On the main entry page that opens up when you start the Jupyter Notebook server, you should now see an option for “Nbextensions”. If you select that option you will be presented with a list of available extensions, ready and waiting to be added to your notebook.

I wont go through all of them, but I will highlight a couple that I find partciluarly useful.

The first one I want to mention is the “Table of Contents”. As Notebooks become large and code is added and added, it can become pretty cumbersome to have to scroll up and down searching for the specific cell that you happen to be looking for at that time. And well, the cells can often start to look petty similar…it’s not an easy task to quickly locate and identify specific parts/cells of your notebook. Well, enter the “Table of Contents” – it “does what it says in the tin” and it creates a side window that lists out a full, selectable, hyperlinked table of contents.

The table is populated using entries that have been entered as markdown, using the “#” syntax to denote levels of hierarchy in the content section titles and headings.

Entering a title in a markdown cell as follows, for example:

# Title Top Level

Will generate a “top level” title/section heading. Addoing more “#” then allows you to create section headings that would sit on the “second level” and “third level” etc. I have demonstrated an example of this below:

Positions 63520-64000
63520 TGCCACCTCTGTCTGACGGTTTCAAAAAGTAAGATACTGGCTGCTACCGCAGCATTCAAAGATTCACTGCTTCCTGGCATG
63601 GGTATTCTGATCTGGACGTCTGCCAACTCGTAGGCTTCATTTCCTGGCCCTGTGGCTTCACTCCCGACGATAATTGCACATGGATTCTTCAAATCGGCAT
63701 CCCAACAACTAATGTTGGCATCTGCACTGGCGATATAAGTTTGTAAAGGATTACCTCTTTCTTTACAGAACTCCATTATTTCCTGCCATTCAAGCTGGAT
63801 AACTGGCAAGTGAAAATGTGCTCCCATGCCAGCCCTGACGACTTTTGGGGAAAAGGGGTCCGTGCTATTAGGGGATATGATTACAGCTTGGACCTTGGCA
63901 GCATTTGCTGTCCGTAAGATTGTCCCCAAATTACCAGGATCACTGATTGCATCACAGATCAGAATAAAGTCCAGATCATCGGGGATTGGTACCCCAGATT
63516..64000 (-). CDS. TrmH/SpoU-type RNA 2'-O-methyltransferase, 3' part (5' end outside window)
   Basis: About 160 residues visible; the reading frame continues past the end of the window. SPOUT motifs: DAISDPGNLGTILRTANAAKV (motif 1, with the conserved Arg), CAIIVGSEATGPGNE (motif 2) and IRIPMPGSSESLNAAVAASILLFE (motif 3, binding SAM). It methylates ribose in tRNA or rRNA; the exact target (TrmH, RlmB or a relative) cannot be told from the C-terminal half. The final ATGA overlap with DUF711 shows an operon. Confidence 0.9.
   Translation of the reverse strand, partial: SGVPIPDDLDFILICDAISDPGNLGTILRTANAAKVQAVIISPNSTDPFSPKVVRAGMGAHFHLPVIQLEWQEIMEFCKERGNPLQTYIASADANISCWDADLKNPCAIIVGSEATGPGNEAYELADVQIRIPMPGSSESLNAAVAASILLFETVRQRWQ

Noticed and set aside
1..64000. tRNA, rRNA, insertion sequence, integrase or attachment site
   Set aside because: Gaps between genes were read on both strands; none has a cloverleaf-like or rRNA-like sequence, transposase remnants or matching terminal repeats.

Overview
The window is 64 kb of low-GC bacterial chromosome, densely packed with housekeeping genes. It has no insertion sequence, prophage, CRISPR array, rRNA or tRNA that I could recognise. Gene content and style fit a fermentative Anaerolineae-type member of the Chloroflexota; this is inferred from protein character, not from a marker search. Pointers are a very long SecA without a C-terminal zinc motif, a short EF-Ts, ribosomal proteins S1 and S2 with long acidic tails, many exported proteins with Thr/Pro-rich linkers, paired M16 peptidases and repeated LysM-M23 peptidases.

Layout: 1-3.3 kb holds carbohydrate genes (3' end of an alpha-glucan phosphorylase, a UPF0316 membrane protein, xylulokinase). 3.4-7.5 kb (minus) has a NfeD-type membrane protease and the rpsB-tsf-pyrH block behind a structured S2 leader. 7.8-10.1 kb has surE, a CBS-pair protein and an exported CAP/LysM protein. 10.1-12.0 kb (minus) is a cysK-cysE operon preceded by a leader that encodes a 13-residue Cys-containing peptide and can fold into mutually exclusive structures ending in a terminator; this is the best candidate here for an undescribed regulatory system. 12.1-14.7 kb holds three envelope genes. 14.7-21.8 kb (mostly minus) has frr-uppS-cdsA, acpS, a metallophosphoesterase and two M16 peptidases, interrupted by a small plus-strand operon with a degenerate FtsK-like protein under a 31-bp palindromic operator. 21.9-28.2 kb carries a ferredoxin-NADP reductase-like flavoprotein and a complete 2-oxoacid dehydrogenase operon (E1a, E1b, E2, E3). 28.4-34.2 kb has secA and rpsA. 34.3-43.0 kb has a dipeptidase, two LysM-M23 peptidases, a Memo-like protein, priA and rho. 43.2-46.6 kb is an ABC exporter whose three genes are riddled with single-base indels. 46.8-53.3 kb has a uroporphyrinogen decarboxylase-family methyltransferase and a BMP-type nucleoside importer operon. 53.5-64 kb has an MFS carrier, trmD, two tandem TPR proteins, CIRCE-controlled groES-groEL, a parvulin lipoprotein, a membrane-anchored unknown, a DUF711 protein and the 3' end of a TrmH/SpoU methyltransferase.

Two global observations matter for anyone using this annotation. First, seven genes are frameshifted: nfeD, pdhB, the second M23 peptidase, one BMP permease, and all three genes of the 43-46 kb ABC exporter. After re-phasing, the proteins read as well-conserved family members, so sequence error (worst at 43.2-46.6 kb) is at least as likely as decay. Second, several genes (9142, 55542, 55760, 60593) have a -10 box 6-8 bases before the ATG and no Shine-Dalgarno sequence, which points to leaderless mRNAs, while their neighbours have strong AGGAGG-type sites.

# Title Top Level 1

## Title Second Level 1

### Title Third Level 1

### Title Third Level 2

# Title Top Level 2

## Title Second Level 2

### Title Third Level 3

## Title Second Level 3

### Title Third Level 4

The above would create the following table of contents, and display in the markdown cell as shown below:

You can then use the table of contents in the top left to navigate around the notebook more easily and quickly when looking for a specific cell or notebook “section”. I have found it to be a Godsend to be honest…really like this extension.

The second extension I want to highlight is the “Hinterland” extension. This sets the notebook to suggest auto completes on every key stroke, rather than just when one presses “shift+tab”. Below is a screen grab of it in action.

The third extension I think is worth mentioning is the “Snippets Menu”. It allows you to store customised code snippets that can be readily accessed and entered into notebook cells using a quick drop-down menu selection method.